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Life can’t always be perfect, and making mistakes occasionally is a fact of human life – from the small slip up or error of judgment to behavior that we know is wrong and carry out anyway. As humans, we are fallible, no matter what personal standards we try to uphold, and sometimes circumstances can seem to conspire to push us into a situation we wouldn’t normally condone, and we lose our mental stability. When you know you’ve messed up though, how on earth do you go about making it right?

 

Confronting our own self-image and admitting our behaviors has been stupid, ill-advised or downright malicious is incredibly hard, and for many, the natural instinct is to bury that head in the sand and completely ignore what’s happening – even if we know that is rarely tenable for long. However, to follow that path is to completely miss the upside of making a horrible mistake – the opportunity for growth and self-development that presents us with. If we truly want to turn misfortune and bad judgment into something with a silver lining, then we need to learn to accept our mistakes, face them out and try to make amends and resolve the situation to the best of our ability. Then, and only then, will be able to move on with anything like grace in our lives.

 

Step One  – Assess and Acknowledge

 

Growing as a person necessarily involves pushing ourselves out of our comfort zones, and this can be really painful, especially when it comes as result of having acted in a manner we know to be less than honorable. You’ll know, deep in the pit of your stomach, when you’ve gone badly wrong. Sometimes it can result in struggling to manage anxiety around the deed and its consequences. Panic results in a fight or flight response where our best judgment is clouded and we catastrophize an outcome that’s marked by disaster – perhaps losing your job, losing a spouse or a close friend as a result of selfish actions on our part. You need to try and calm down enough to assess with a level head the severity of what has occurred. What would you counsel a friend in the same situation to do? Try to remove yourself from the situation and see it in the abstract. Small mistakes, such as an impolitic comment or a project management mistake at work, maybe resolvable without the involvement of others. If you had decent intentions, but a bad outcome, often you can rectify the situation with a sincere apology and a plan to make sure that it doesn’t occur again. However, if the issue is larger, it may take considerably more to fix it. You need to try and work out the potential ramifications of your wrongdoing – typically, this will be a range of scenarios, from worst to best case and then a sort of middle ground outcome. But reaching any kind of resolution makes it absolutely necessary to understand exactly who and what you’ve affected with your mistake.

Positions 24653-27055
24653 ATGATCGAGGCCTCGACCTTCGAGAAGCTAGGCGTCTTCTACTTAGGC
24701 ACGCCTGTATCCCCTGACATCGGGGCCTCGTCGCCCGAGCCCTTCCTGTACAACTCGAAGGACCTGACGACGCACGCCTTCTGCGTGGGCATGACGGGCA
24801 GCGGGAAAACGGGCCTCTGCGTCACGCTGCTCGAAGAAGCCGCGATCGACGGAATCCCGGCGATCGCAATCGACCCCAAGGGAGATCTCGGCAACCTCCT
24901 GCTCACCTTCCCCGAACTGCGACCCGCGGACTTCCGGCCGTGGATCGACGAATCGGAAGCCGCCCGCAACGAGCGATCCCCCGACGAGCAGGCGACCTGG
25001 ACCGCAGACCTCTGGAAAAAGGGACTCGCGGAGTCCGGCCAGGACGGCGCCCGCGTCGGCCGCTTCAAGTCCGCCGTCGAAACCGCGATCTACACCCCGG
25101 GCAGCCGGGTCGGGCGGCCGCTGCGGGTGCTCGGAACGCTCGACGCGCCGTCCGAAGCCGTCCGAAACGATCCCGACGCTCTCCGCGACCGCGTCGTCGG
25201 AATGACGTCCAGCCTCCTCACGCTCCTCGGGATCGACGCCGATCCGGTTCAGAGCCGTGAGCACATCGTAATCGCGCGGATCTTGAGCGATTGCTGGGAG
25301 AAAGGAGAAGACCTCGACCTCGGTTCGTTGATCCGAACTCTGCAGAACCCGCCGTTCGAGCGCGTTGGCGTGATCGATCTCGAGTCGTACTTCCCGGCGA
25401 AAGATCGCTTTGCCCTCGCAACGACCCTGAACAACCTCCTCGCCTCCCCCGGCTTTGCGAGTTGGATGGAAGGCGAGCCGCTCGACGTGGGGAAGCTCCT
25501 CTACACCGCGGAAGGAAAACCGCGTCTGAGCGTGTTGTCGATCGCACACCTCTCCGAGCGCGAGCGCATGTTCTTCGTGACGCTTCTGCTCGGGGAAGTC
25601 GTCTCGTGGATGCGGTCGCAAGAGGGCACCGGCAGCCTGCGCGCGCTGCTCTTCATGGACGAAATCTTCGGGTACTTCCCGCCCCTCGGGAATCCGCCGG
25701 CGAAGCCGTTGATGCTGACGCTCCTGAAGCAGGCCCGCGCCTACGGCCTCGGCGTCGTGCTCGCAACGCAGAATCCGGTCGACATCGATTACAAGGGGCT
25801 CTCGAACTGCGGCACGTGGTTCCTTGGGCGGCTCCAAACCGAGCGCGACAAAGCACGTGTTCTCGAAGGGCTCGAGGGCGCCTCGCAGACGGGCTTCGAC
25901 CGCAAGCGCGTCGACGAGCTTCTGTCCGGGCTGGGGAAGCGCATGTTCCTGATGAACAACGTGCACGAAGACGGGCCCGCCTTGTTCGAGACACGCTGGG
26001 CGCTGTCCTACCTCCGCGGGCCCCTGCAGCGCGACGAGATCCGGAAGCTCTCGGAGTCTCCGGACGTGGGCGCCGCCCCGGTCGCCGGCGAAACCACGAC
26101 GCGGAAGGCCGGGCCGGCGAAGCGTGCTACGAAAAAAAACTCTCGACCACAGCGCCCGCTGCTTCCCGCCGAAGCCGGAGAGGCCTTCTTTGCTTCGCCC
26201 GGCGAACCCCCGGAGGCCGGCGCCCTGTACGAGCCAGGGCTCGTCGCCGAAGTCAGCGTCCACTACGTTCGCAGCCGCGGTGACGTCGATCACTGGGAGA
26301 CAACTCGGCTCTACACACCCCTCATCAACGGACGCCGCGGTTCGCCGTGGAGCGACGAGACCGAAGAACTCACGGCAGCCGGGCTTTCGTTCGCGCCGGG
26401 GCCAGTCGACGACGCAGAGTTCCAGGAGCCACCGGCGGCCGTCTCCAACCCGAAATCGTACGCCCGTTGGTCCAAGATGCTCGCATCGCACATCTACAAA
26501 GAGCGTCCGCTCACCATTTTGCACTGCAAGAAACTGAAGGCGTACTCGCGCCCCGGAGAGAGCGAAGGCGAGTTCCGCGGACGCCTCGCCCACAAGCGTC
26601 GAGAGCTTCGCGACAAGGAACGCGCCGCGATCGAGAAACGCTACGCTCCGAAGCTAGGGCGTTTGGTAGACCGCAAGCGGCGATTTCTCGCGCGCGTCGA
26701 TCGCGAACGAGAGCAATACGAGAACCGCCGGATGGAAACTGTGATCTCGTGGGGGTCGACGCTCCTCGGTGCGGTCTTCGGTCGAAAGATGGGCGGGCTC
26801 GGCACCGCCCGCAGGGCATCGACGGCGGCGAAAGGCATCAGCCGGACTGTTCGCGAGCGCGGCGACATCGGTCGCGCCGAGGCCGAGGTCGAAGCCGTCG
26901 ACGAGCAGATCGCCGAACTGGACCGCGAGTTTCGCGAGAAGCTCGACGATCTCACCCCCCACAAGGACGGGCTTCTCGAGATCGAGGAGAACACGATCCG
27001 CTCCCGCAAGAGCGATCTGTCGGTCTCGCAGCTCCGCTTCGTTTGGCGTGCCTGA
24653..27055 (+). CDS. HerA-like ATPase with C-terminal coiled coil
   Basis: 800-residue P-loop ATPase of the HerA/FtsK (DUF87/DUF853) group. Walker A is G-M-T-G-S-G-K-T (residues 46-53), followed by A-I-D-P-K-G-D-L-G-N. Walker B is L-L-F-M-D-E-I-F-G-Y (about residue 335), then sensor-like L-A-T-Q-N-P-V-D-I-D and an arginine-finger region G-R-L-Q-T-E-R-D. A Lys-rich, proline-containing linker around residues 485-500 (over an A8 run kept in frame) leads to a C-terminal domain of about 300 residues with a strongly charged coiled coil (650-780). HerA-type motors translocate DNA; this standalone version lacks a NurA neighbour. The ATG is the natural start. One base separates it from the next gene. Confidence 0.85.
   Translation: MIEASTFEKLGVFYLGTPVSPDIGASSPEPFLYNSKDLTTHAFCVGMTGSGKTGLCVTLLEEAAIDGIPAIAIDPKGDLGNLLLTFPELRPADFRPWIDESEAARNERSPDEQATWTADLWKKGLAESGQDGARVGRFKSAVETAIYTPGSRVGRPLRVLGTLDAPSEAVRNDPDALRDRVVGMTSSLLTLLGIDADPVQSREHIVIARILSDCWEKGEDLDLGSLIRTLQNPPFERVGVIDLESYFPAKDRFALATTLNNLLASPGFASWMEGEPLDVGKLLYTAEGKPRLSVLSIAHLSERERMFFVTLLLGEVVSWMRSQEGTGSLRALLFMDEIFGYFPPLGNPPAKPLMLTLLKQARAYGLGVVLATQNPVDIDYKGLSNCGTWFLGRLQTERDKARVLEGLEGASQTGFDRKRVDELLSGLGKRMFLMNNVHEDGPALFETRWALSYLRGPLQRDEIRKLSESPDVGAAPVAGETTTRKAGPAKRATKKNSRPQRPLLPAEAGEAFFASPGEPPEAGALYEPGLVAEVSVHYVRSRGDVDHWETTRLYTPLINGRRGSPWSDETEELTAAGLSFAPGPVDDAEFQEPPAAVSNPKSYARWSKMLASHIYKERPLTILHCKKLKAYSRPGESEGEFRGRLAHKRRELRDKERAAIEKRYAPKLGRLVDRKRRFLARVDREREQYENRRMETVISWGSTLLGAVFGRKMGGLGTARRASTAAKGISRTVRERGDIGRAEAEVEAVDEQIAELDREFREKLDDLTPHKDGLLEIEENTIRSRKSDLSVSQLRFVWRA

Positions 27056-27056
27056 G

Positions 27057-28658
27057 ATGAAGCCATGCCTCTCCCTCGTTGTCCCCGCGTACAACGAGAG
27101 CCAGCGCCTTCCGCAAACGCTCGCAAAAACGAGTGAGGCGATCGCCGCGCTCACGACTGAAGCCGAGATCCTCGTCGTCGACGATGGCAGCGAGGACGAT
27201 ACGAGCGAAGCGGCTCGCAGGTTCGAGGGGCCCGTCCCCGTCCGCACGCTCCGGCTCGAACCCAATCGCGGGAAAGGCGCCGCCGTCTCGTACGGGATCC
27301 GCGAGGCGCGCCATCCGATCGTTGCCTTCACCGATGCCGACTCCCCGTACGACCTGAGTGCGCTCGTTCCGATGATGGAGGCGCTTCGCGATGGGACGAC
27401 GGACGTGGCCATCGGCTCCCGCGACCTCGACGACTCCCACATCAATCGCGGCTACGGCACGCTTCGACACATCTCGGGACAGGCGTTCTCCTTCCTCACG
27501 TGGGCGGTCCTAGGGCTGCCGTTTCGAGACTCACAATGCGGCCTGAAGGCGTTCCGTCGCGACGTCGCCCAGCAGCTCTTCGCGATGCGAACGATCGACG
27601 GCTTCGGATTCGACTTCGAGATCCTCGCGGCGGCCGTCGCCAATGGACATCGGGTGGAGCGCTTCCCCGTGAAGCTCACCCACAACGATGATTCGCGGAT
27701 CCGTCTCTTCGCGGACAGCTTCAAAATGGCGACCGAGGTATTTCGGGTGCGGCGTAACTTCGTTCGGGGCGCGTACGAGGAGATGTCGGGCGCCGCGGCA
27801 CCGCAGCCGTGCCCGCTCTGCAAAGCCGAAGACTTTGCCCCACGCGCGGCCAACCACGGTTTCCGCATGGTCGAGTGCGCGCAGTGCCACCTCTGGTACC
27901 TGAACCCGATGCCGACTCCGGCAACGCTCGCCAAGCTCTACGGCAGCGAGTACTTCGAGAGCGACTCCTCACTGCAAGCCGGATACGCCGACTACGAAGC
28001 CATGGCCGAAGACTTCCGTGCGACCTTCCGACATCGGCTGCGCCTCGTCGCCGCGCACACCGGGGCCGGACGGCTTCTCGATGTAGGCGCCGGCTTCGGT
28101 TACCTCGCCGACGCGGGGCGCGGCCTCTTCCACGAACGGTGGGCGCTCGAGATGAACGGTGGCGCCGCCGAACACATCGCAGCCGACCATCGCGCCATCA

Take Back Control